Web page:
The President of the National Association of Local Authorities of Ghana (NALAG), Bismark Baisie Nkum has said electing Metropolitan, Municipal and Districts Chief Executives (MMDCEs) will make them become autonomous and “can expand their scope”.
According to him, if MMDCEs are elected on party basis, it will keep political parties on their toes and eradicate the “one-man-takes-all” syndrome.
Mr Nkum says that appointed MMDCEs only become a representative of the central government and not the people at the grassroots level.
“All MMDCES in Ghana are now promoting Planting for Food and Jobs and Free SHS [Senior High School] because at the national level this is what the President wants to do and the President is the one who appointed them.
“So from where I sit, I am basically executing the agenda of the President because I have been appointed by the President,” he continued, the NALAG President told Roland Walker on the AM Show on JoyNews TV Monday.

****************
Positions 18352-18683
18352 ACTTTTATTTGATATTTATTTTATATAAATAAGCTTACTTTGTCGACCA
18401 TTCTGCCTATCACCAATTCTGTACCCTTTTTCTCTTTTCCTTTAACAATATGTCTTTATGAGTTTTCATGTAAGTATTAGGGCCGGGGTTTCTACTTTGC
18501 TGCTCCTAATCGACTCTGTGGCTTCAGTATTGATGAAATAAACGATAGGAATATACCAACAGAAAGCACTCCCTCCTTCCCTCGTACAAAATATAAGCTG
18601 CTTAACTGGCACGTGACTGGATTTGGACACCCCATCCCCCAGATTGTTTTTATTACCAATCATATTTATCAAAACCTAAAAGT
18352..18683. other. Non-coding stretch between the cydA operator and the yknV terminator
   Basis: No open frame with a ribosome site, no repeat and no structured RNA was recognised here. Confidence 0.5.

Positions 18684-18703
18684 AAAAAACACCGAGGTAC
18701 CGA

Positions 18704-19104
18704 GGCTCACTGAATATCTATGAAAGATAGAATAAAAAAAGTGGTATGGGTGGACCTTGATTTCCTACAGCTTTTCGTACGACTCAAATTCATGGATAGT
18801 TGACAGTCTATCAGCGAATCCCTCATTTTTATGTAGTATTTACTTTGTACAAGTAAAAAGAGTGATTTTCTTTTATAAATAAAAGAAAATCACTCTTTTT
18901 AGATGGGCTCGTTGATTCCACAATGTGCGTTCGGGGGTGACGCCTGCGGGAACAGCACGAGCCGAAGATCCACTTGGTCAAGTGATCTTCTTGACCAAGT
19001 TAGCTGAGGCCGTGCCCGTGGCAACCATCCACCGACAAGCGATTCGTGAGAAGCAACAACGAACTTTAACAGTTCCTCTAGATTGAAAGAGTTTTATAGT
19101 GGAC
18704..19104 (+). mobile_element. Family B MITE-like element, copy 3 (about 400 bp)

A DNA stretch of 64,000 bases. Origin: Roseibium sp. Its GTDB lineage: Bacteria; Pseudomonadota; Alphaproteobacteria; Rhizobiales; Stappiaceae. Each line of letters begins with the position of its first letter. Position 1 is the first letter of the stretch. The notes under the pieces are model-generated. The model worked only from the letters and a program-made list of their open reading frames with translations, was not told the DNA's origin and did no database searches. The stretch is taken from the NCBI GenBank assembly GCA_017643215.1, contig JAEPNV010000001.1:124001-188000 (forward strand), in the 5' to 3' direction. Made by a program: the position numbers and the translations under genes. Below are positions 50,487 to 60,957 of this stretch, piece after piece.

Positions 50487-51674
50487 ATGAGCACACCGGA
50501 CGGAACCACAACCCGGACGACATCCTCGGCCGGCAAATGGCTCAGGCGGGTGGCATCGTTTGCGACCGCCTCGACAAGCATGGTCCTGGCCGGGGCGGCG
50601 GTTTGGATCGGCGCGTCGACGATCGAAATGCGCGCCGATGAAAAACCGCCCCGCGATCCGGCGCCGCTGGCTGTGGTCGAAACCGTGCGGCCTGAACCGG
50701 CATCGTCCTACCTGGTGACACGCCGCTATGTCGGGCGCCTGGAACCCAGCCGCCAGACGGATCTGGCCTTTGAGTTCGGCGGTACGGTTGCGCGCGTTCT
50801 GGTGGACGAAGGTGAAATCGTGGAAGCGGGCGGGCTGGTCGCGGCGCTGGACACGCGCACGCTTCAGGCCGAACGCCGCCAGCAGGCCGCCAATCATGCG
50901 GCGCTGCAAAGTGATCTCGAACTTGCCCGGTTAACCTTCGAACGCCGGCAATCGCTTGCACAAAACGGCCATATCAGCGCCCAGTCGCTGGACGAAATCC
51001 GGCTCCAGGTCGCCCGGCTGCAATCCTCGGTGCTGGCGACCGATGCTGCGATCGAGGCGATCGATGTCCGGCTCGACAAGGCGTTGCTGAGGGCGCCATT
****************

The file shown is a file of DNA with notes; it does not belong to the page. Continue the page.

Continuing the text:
A nationwide referendum will be conducted come Tuesday, December 17, 2019, to enable citizens to decide if an entrenched clause in the 1992 Constitution Article 55(3) needs to be amended to permit political parties in Ghana to participate in local government election.
A voter turnout of at least 40% and 75% Yes votes is required to affirm the government’s desire to amend the Article 55(3) in the Constitution.
While the government and some Civil Society Organisations (CSOs) are campaigning for “YES” vote, there have been calls by groups and individuals including the National House of Chiefs and opposition National Democratic Congress (NDC), who are canvassing for a “NO” vote.
Advancing his argument, the NALAG President cited Sierra Leone, which he said, imitated the practice Ghana’s decentralisation system but have extended it to electing of MMDCEs on political basis.
“Change is difficult, I admit. But this is what is happening across the globe and even those who are junior to us are even going further to decentralise their governance on a partisan basis,” he said.
According to him, local problems do not become a matter of urgency because they are aggregated to national issues.
He, therefore, urged citizens to vote “YES” to promote development in the local settings.